I personally still think With Vilest Worms to Dwell is one of the most perfectly executed examples of metal and classical/ orchestral experimentation, is there a sense of pride with what you accomplished with that album, considering its 7 years old now?
Well thank you! Other than production wise, I think it still holds up pretty well, so yes, I’m proud of it.

What is the writing process when putting together such an ambitious mix of metal and classical instrumentation-how are the two balanced and what thought process is there for making it all gel?
There is no strict formula how this, because sometimes I start with the classical or ethnic part and add the guitars later. That often happens when I have a certain melody in my head that shouldn’t be played by a guitar. Other times I have the metal part ready and orchestrate it afterwards to make it sound bigger and more epic. It’s all a matter of trial and error, and I’m often stripping the arrangements down at a later point to keep the songs from sounding glutted or forced. It’s all a matter of finding the right balance and deciding what’s the most important instrument during a certain part, while taking the others a little be back. That can be quite time consuming, as you probably can imagine.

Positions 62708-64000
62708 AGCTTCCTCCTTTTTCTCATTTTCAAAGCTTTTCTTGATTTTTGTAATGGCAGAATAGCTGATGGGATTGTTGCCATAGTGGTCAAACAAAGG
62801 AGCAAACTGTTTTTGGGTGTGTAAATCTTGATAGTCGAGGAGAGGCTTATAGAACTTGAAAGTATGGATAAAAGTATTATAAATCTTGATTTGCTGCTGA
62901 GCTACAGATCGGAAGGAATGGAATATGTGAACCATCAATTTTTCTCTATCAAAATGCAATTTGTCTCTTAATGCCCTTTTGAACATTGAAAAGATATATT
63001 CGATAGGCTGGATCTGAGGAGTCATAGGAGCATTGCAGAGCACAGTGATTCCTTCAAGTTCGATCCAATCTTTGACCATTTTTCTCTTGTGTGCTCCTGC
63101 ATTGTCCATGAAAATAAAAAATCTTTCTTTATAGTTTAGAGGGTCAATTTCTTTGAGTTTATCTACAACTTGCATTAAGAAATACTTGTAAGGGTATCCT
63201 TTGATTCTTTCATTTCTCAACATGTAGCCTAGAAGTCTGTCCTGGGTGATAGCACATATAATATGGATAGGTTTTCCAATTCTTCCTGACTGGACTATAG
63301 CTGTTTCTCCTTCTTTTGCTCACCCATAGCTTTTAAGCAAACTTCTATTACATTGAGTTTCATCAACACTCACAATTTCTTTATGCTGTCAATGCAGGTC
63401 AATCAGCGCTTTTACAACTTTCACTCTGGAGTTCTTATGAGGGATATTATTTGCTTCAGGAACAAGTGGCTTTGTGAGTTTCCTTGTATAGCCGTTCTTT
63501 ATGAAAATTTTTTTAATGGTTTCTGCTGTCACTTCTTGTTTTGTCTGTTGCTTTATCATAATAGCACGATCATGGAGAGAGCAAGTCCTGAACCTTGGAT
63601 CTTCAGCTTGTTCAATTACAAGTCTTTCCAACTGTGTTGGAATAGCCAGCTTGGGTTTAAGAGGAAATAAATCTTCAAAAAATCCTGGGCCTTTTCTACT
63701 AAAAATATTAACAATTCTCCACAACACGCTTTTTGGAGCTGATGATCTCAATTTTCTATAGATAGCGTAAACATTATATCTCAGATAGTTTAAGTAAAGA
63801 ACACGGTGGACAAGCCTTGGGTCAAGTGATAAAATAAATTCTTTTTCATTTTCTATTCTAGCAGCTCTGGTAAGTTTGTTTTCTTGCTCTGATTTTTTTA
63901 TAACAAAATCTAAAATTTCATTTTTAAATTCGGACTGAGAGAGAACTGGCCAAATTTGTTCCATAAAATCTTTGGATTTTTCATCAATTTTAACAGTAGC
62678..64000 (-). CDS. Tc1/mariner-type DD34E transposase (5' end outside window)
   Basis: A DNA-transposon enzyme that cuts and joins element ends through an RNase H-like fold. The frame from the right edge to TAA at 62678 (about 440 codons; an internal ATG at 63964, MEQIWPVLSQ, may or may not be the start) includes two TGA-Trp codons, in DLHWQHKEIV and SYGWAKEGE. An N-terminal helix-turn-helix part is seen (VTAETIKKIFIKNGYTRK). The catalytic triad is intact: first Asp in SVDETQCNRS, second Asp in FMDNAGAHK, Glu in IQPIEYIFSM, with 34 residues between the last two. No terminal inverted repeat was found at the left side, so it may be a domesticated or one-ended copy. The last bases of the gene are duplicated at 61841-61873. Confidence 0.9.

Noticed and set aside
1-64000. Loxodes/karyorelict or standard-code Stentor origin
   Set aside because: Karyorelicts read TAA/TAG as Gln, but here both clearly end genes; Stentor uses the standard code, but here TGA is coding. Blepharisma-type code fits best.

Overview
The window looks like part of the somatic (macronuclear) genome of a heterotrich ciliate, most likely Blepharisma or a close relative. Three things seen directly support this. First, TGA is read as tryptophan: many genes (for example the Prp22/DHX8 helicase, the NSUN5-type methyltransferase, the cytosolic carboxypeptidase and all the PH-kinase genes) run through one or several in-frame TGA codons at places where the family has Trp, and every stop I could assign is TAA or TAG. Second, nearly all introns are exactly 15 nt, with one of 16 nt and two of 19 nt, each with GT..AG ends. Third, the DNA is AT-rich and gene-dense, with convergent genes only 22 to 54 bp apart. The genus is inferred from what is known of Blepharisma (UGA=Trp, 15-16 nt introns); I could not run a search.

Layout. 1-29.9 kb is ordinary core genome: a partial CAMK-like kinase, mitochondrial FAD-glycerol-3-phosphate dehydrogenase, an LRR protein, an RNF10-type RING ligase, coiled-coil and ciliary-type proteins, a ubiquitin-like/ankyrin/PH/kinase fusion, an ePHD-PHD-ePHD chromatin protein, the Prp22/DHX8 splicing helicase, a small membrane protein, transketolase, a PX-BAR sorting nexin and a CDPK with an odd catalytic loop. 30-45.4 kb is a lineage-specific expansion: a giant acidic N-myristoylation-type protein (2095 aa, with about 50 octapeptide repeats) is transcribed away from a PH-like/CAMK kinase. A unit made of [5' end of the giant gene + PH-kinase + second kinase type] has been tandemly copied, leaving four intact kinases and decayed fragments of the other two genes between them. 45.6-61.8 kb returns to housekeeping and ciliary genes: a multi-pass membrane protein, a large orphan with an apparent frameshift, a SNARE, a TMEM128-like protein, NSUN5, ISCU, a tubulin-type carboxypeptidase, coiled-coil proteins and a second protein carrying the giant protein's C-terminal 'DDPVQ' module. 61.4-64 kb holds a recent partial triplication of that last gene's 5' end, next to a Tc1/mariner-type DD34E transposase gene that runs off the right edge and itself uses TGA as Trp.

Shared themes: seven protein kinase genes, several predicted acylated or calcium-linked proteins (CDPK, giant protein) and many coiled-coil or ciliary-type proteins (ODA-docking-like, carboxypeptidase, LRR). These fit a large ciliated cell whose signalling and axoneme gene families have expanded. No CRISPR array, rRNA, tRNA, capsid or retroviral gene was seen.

Why the 7 year wait from Vilest Worms to Opus Magnum? It’s not like Pungent Stench has kept you busy. What else have you been up to for the last 7 years?
Actually, Pungent Stench has kept me quite busy, because we were a heavy touring band and besides of the song writing, I was also responsible for our recordings. I did continue writing stuff for Hollenthon, but I always put off a new album, because I couldn’t focus on it a 100%. I really didn’t want to end up with a half assed album that I’d just hate after a while. That and I’m probably also a little bit lazy…

How long did Opus Magnum actually take to come to fruition-has it been in your head for a few years all did it all come together relatively recently?
Well, there have been several ideas I’ve been working on in the past years and some of them even made it on the album, but the majority of Opus Magnum was written during the last year before its release.

Opus Magnum seems to have a slightly more Middle/Far Eastern vibe (i.e. “We Once Were Kings”) is there a fascination with that culture?
Yes, I’m interested in this culture, and I’m fascinated by their music. It’s very different to what we’re used to hear and poses a great inspiration for my song writing. Arabic scales are certainly nothing new in metal and many guitarists use them in their leads, so it’s no big surprise that these two music styles go together so well.

Is that Elena Schirenc providing the female vocals again? How is it working with your spouse (I assume) on an album?